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shader questions

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Hi I was wondering if there were anything like an effect library of common effects to use--like a simple blur ps. The ones that ship with effectedit are pretty lame/limited. Also I was wondering how you might composite 2 effects? Like I have a Lighting VS and a Vertex Anim VS, and I want the animated vertices to be lit. Looking at the effects in the SDK samples, it seems like you have to manually combine 2 techniques, is it possible to sequence them somehow using the ID3DXEffect interface? Also I am curious but what would you recommend as the lowest level shader version that most cards support? Is ps_2_0 ok to make the bare minimum? I know I can query my caps, but I was wondering if there's a common wisdom on it, or a table somewhere of what cards support what shader versions. Thanks very much.

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I'm not aware of any shader effects libraries - the best I could suggest would be all the examples that come with the various shader editors out there, e.g. RenderMonkey, FX Composer etc.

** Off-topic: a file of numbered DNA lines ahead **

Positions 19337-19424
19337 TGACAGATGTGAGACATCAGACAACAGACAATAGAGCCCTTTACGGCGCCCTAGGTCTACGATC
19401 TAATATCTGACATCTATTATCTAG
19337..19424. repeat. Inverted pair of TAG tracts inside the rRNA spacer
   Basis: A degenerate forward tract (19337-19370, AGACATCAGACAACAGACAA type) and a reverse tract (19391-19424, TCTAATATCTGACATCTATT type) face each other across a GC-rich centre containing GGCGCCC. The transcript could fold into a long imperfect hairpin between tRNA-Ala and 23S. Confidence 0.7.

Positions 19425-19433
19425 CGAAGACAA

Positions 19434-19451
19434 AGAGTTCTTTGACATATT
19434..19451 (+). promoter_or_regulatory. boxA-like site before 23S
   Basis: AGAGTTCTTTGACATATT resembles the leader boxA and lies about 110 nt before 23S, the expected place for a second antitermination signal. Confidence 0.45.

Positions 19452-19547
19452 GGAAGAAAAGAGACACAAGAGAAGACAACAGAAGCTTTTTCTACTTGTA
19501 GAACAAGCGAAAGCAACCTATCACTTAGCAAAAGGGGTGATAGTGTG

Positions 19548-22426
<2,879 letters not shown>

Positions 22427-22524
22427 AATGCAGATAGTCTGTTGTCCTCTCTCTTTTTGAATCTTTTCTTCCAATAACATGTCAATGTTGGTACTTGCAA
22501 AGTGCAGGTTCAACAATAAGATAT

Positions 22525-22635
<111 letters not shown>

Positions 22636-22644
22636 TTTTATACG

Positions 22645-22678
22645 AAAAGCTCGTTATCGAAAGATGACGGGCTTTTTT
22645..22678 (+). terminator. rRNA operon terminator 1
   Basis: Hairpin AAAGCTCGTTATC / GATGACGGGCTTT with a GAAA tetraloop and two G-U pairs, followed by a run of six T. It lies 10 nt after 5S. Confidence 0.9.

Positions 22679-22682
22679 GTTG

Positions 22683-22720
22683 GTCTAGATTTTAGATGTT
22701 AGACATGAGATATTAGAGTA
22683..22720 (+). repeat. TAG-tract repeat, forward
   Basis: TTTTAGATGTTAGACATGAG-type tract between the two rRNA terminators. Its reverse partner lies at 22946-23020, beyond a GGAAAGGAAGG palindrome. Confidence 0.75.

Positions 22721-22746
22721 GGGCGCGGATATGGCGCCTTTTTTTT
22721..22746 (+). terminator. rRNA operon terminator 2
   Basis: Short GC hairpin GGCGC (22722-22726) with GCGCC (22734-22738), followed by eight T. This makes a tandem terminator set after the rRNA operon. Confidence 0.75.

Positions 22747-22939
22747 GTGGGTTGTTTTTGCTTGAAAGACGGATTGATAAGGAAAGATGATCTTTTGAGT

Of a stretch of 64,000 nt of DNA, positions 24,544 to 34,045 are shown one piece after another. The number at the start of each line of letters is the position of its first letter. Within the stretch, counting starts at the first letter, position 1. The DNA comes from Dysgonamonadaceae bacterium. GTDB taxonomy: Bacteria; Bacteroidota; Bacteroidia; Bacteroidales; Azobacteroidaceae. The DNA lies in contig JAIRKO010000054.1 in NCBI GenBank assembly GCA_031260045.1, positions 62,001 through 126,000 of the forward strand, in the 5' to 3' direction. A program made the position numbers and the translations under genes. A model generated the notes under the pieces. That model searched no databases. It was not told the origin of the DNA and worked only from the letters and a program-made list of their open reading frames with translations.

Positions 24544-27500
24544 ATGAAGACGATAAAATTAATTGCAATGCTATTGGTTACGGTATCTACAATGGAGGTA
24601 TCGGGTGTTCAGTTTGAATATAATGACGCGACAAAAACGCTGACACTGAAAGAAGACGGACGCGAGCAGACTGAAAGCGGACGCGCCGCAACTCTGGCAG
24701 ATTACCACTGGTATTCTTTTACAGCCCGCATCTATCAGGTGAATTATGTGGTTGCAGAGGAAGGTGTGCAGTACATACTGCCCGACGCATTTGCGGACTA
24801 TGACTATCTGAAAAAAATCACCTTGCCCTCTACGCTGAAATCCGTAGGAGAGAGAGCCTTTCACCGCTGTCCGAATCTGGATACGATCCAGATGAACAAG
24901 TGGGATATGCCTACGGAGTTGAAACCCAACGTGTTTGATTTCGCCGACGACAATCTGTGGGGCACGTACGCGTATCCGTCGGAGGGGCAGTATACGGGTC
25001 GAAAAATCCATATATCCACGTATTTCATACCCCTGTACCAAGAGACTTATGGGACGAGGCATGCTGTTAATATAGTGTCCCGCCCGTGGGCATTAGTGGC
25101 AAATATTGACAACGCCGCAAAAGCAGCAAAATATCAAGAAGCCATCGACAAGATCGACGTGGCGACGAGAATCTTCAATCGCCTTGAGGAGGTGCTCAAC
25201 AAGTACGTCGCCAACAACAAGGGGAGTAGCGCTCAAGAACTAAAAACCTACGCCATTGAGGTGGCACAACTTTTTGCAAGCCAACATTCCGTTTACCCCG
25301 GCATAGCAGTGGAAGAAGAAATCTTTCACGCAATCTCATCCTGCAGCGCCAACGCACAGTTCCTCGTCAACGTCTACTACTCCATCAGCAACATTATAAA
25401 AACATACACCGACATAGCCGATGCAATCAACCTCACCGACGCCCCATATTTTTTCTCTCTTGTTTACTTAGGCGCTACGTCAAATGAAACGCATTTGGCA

To composite 2 effects like you're suggesting, no, I don't think there is any automated way. The best way I can think of is to write those two techniques into modular HLSL functions so you can just call them and have them return appropriate output.
If what you are asking is "can I use D3DX Effects to run two vertex shaders in sequence on one set of vertex data" I think the answer is unfortunately, no.

Hmm this is a tough one. There are a lot of ps_2_0 capable cards out there, but I think the amount that don't support it far outweigh this. If you're using D3DX Effects it's quite trivial to make fallback cases using the 'technique' abstraction. The minimum I target these days is ps_1_1, I also make a ps_2_0 version with improved quality. If the effect I am trying to do lends itself well to a ps_1_4 quality improvement, I might also do that to give the 8500 owners something extra.